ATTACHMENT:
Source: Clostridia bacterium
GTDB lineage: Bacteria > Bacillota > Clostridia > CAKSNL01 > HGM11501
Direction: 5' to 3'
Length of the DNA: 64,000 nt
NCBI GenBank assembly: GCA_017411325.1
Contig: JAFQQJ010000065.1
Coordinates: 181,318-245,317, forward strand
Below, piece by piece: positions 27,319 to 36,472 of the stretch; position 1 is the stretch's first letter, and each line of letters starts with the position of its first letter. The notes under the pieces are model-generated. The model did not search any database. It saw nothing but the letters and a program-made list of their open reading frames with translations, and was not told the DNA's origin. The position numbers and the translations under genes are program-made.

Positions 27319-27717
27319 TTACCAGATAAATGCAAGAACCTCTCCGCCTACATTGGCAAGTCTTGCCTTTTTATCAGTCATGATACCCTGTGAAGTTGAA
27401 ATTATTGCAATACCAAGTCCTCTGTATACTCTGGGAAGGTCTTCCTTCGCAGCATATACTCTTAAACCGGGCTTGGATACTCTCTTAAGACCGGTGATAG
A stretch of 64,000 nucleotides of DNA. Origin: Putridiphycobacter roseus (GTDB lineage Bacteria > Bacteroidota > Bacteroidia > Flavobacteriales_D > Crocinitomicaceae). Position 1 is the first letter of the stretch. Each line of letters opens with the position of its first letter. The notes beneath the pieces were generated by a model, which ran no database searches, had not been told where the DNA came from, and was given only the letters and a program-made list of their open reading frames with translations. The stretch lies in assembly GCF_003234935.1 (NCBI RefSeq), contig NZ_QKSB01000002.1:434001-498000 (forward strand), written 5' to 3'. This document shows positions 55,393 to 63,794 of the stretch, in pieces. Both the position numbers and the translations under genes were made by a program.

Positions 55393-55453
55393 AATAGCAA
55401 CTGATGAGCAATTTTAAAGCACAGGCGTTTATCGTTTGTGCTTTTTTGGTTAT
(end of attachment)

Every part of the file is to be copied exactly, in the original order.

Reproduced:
Source: Clostridia bacterium
GTDB lineage: Bacteria > Bacillota > Clostridia > CAKSNL01 > HGM11501
Direction: 5' to 3'
Length of the DNA: 64,000 nt
NCBI GenBank assembly: GCA_017411325.1
Contig: JAFQQJ010000065.1
Coordinates: 181,318-245,317, forward strand
Below, piece by piece: positions 27,319 to 36,472 of the stretch; position 1 is the stretch's first letter, and each line of letters starts with the position of its first letter. The notes under the pieces are model-generated. The model did not search any database. It saw nothing but the letters and a program-made list of their open reading frames with translations, and was not told the DNA's origin. The position numbers and the translations under genes are program-made.

Positions 27319-27717
27319 TTACCAGATAAATGCAAGAACCTCTCCGCCTACATTGGCAAGTCTTGCCTTTTTATCAGTCATGATACCCTGTGAAGTTGAA
27401 ATTATTGCAATACCAAGTCCTCTGTATACTCTGGGAAGGTCTTCCTTCGCAGCATATACTCTTAAACCGGGCTTGGATACTCTCTTAAGACCGGTGATAG
A stretch of 64,000 nucleotides of DNA. Origin: Putridiphycobacter roseus (GTDB lineage Bacteria > Bacteroidota > Bacteroidia > Flavobacteriales_D > Crocinitomicaceae). Position 1 is the first letter of the stretch. Each line of letters opens with the position of its first letter. The notes beneath the pieces were generated by a model, which ran no database searches, had not been told where the DNA came from, and was given only the letters and a program-made list of their open reading frames with translations. The stretch lies in assembly GCF_003234935.1 (NCBI RefSeq), contig NZ_QKSB01000002.1:434001-498000 (forward strand), written 5' to 3'. This document shows positions 55,393 to 63,794 of the stretch, in pieces. Both the position numbers and the translations under genes were made by a program.

Positions 55393-55453
55393 AATAGCAA
55401 CTGATGAGCAATTTTAAAGCACAGGCGTTTATCGTTTGTGCTTTTTTGGTTAT